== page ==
Natural gas prices are finally on the rise, having soared more than 20% so far this year. On Wednesday, gas prices closed above $4 per million BTUs for the first time since September 2011. Gas prices had remained under $4 per million BTUs for about a year and a half, even sinking below $2 in April last year — the lowest level in a decade.
The rally was fueled by strong heating demand, as cold temperatures across major U.S. metropolitan areas in March kept gas furnaces burning longer than expected. According to Bentek Energy, demand for household heating rose 30% in March from a year ago, as measured by the number of heating degree-days.
With gas prices at their highest level in a year and a half, traders and investors are wondering whether the rally can be sustained. Let’s look at some factors that could lead to a near-term correction in natural gas prices and some of the companies that stand to benefit big time if prices keep climbing higher.
Why the natural gas rally may falter
According to Addison Armstrong, senior director of market research at Tradition Energy, there are four major reasons we could soon see a sell-off in natural gas.
The first is declining demand during spring months. Historically, natural gas demand tends to peak in the winter and fall off during warmer months. Going forward, the combination of reduced demand for home heating and still weak demand for home cooling in the second quarter could contribute to lower prices.
The second reason is an expected increase in nuclear power capacity in the second quarter. The nation’s supply of nuclear energy has declined markedly as much greater capacity has gone off line than expected, mainly for maintenance. However, as Armstrong notes, faster-than-expected progress in maintenance and refueling suggests that the second quarter will see much more capacity coming online than previously thought.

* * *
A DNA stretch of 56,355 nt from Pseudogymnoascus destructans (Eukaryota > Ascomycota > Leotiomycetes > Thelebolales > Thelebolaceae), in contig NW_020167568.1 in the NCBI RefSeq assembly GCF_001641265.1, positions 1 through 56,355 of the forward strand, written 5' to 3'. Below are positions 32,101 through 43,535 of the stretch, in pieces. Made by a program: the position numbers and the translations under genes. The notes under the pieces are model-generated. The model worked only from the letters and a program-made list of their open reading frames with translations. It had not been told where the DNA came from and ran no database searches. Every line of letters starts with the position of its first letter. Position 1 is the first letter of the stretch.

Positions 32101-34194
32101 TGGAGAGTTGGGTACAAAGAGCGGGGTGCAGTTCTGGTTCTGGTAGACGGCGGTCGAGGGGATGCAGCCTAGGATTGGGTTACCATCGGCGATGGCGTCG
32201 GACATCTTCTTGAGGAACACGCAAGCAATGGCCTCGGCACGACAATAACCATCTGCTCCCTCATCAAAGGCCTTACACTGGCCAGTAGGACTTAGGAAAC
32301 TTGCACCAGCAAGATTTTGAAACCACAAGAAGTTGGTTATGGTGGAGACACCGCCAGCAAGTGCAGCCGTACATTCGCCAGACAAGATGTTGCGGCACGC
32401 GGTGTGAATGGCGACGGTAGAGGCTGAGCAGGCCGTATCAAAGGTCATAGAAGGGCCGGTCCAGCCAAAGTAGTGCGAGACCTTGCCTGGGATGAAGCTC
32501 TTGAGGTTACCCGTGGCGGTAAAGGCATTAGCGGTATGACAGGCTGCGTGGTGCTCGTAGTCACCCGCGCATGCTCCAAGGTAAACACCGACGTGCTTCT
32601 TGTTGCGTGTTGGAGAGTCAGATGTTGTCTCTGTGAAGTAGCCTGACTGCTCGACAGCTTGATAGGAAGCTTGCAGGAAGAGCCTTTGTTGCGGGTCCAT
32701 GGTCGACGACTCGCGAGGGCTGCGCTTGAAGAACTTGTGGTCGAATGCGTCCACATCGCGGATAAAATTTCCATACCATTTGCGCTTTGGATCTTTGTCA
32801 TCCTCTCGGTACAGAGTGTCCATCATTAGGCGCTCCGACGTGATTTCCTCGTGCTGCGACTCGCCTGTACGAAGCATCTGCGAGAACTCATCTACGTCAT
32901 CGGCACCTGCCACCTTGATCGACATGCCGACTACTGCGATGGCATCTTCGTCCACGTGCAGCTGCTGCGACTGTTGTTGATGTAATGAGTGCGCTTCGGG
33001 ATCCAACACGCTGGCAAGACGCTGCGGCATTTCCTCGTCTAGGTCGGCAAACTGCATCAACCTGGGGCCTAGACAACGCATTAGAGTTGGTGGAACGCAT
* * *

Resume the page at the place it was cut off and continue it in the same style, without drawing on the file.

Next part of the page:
The third is a sharp decrease in the number of power plants replacing coal with gas as their fuel of choice. Over the past year and a half, the trend of utility companies shifting away from coal-fired plants toward gas-powered ones picked up strongly. But now, with natural gas prices much higher and coal prices still very much depressed, this trend is likely to abate.
And finally, there may be some end-of-quarter profit-taking, meaning that traders who were long natural gas this quarter will want to close out their positions to lock in their gains.
Companies benefiting from rising gas prices
If a natural gas sell-off fails to materialize and prices continue to push higher, U.S. natural gas producers will be the most obvious beneficiaries.
Over the past year and a half, energy producers sharply curtailed gas drilling because of the poor economics of their gas wells. For instance, EXCO Resources Inc (NYSE:XCO) slashed its rig count from 23 as of year-end 2011 to seven as of the end of last October.